RODNEY’S GLORY [1] (Gloire {Ui} Rodnaig). AKA and see "Irishman’s Return from America," "My Name is Moll Mackey," "Praises of Limerick." Irish, Air and Long or Set Dance (2/4 time). A Aeolian/Mixolydian (O’Neill/1001, Welling): G Aeolian/Mixolydian (O’Neill/1915): A Dorian (Mitchell, Mulvihill, O’Neill/1850 & Krassen). Standard tuning. AABB. The tune is a set dance version of Turlough O’Carolan’s air "Princess Royal [1]" or "Miss MacDermott." The title "Rodney’s Glory," explains O’Sullivan (1983), was derived from verses by the poet Eoghain Rua Ó Súilleabháin in 1782, set to O’Carolan’s tune. The song commemorates a naval battle fought that year in which George Rodney (d. 1792), then vice-admiral of Great Britain, encountered a French fleet under Admiral Comte De Grasse. "The Battle of the Saints" or “Les Saintes” (named after Les Isles des Saintes, in the West Indies between Guadeloupe and Dominica), as the engagement was called, was one of the most important sea battles in wooden-ship history. Rodney’s thirty-three ships broke in two places the French line-of-battle of thirty-seven ships of the line, when, after the fleets had nearly passed each other on opposite tacks, a change of wind favored the British. The result was the capture of the French flagship and admiral along with five other ships. It was to be the final battle of the War of the American Revolution, and, strategically, although it did not negate Washington’s victory at Yorktown it did preserve Britain’s West Indian territories. Rodney was rewarded with a peerage although he came in for criticism for not following up his initial victory with the destruction of the remainder of the French fleet. Ó Súilleabháin served on The Formidable, a ship which saw some of the severest fighting and thus “Rodney’s Glory" is a first-hand account of the battle.

***

Posted .

Re: Rodney’s Glory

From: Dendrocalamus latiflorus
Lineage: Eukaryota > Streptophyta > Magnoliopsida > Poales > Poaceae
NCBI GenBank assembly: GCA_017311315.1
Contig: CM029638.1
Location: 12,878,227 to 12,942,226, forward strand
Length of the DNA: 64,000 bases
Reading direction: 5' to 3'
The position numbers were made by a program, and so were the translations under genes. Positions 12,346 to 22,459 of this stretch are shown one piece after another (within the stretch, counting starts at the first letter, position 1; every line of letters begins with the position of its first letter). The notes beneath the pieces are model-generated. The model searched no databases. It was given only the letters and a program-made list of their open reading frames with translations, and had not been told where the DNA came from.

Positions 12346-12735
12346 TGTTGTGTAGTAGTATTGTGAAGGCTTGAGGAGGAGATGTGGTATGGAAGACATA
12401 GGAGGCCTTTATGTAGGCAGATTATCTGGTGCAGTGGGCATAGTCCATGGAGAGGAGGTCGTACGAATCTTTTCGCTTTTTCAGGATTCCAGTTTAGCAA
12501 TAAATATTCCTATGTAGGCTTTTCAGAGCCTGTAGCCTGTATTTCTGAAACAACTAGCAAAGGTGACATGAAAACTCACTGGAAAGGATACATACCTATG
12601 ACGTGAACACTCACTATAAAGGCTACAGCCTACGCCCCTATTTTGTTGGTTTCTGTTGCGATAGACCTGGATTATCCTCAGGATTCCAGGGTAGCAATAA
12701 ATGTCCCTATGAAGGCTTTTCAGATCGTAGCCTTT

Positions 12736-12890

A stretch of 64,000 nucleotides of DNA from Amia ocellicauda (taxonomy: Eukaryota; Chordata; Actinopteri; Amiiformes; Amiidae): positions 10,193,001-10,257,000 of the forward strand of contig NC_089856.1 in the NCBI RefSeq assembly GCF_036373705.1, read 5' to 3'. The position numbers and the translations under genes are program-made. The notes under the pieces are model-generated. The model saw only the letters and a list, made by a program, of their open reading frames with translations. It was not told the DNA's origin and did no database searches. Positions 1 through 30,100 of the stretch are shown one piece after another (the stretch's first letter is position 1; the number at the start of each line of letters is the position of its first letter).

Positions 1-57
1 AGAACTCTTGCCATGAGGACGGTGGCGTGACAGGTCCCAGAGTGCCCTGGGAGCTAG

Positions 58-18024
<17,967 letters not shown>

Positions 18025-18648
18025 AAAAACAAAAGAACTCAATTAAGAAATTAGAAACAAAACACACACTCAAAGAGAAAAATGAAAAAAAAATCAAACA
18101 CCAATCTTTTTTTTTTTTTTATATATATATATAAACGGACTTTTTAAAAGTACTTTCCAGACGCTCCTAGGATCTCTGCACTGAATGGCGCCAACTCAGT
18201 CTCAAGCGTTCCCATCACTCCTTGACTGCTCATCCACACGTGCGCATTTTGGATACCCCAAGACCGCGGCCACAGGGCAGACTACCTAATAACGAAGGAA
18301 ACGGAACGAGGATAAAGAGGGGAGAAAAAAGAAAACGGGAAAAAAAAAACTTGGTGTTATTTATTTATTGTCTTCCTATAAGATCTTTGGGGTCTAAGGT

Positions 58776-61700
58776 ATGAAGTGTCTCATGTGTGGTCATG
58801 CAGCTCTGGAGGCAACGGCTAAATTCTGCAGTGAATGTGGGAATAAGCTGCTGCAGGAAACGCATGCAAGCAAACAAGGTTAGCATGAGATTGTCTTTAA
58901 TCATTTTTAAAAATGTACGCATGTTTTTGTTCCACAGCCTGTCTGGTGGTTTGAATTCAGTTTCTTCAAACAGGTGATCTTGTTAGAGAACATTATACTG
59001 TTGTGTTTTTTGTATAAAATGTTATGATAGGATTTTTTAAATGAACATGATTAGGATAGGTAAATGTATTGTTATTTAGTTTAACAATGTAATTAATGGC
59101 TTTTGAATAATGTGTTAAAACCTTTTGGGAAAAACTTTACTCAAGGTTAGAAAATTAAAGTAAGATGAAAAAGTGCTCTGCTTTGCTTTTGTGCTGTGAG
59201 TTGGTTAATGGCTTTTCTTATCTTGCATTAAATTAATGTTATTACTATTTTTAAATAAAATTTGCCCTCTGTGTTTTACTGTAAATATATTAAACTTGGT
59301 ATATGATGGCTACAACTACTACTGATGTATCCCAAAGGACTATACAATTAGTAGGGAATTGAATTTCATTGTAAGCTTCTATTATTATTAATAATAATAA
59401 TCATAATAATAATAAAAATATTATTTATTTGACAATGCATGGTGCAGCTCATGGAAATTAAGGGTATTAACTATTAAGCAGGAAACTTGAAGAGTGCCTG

I learned this from a recording of Newcastle born Piccolo player John Doonan on his recording "At the Feis" and I play it with King of the Fairies.

Re: Rodney’s Glory

This one is an O’Carolan composition, "Maggie MacDermott", that found its way to Sliabh Luachra’s greatest poet (or second greatest if you like hearing Egan complain), Owen Roe Sullivan. Owen had been educated in one of the hedge schools in the area and was known for his quick wit and humor. The classic rake, I believe he was born in Gneeveguilla, worked for some time on the Cork side, tried his hand at teaching, and finally he ended up with a nice family.
As the story goes, one day the lady of the house rushed out looking for someone to write a letter for her. Owen returned with the letter written in English, Irish, Greek, and Latin, and thus was held to some considerable degree. Unfortunately Owen’s weakness was not of the drink, like Patrick, though I imagine he was partial towards it, but rather to the ladies. I always got the clean version but from what I can gather he wooed the wrong woman and fled with bullets flying, sneaking into a barracks (perhaps the castle of Macroom?) and enlisting in the British Navy under Captain Rodney. After some time they became engaged in battle against the French, where the wind shifted and the British destroyed the French fleet (this is around Revolutionary times).
Eoghan wrote words to O’Carolan’s air (found here> https://www.youtube.com/watch?v=MAD-HJUKvNs) that pleased Rodney so much that he almost granted Owen his freedom, until another Kerryman made some asinine comment that they couldn’t deal without him. This is a set dance, I think that the dance steps were composed by the same dancing master who did the ones for the Blackbird, whose name I forgot if I ever knew it. There’s a good video of it being danced by Jackie O’Riley (with Joey Abarta playing> https://www.youtube.com/watch?v=iNzbS4PJrYk ). If I’m right those hard hits in the B part are supposed to symbolize the cannons.


I may be very confused, but I think at least the part about Owen is accurate (to the verbal tradition of Sliabh Luachra anyway)…

Re: Rodney’s Glory

À noter également une très belle ré-interprétation de Princess Royal sous les doigts de Tom Delany
figurant dans son dernier magnifique opus "Never say goodbye, say good luck" avec Caroline Keane.